Riding my bike over the Ponte Vecchio, I stop to look across at the Uffizi Gallery or the church of San Miniato on the hill overlooking Florence, and say to myself,
I live here! This is my life!
I had, at last fulfilled my long held dream to live in Europe. Florence was my life for four incredible years. Pedaling through the streets instantly and intimately connected me with the past and present of this unique city; cycling by the palazzos, churches, museums and galleries, I admired the legacy of its long-ago Renaissance, only to have my head turned by the well-heeled Florentines popping in and out of designer stores and chic café-bars.
The life I discovered in Florence fully embraced the old and the new of the city. With my husband, Tony, and our Italian partners, I set up The Florentine, a newspaper for ex-pats living in Florence, as well as for the many English speaking tourists who visit this beguiling city every year. I was the editor-in-chief and at the center of all the action. I reveled in the opportunity to meet so many new and captivating people; excited that they all seemed to want to meet me! Everything that was enticing in the city’s history and vibrant present was waiting for me to discover and share with the readers. I had a mission, and a bike…and already more than I’d hope for.
It was usually my bicycle that transported me to the unexpected stopping points with which my life in Florence was abundant. Some days I could be seen pedaling to the office to meet my talented, confounding and gorgeous Italian business partners; or to interview politicians, designers from fashion dynasties, members of the Florentine nobility or visiting celebrities. Other times I’d throw on a black dress and saddle up to attend a special event: maybe the opening of a gallery; or a privileged sneak-peak at rarely viewed treasures in the company of distinguished patrons of the arts; or perhaps a fashion show…that I may have been officially invited to or about to crash. And, on other days, I would take a short and leisurely ride to meet my girlfriends at a piazza café or hotel roof-top bar - to talk, laugh and cry over friends, family and fashion and come up with ideas as to how we could make a difference within the Florence we loved and adored.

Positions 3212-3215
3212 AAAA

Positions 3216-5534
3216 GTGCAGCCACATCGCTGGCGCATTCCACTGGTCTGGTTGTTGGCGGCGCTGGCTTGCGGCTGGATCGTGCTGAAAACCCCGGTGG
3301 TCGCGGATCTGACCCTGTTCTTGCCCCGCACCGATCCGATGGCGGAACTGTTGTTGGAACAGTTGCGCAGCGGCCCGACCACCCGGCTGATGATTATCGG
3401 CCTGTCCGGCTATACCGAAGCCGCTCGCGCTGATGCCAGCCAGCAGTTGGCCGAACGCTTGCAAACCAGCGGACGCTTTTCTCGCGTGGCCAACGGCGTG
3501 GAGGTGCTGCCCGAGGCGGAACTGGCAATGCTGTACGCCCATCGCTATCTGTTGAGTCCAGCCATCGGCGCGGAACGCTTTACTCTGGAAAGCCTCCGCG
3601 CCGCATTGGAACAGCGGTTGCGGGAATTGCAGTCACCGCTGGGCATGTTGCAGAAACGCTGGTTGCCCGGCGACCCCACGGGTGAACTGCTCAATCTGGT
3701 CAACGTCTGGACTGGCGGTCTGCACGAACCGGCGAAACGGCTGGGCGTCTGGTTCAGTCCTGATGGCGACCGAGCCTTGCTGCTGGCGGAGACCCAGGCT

Every day proved an adventure; the highs were certainly high. But there were lows too, make no mistake. Saying goodbye to my husband when he returned to the US after a year, soon to be followed by my daughter Montana, was acutely painful. The trials of adjusting to this physical separation required us to re-assess our relationships and work out new (and eventually better) ways to connect, relate and share our love for each other. There were moments of real isolation, when still figuring out how I weave my way into the tightly knitted Florentine circles, I’d cry with longing for my own family and nurturing US girlfriends. On top of all this, a lack of money - to fund me and the newspaper - was a constant source of worry, requiring much juggling and negotiation. And while I was in awe of being in Italy, loving my discovery of its history, life and people, I also had to face that there were just some aspects of its culture that left me frustrated, upset and feeling far from home. Yet, those times I stopped my bike on the Ponte Vecchio and took in the wonder of it all, I had no doubt whatsoever that the highs, certainly in number, by far exceeded the lows. It is on a circuitous, and not strictly chronological, journey through both ups and downs that this book will take you.
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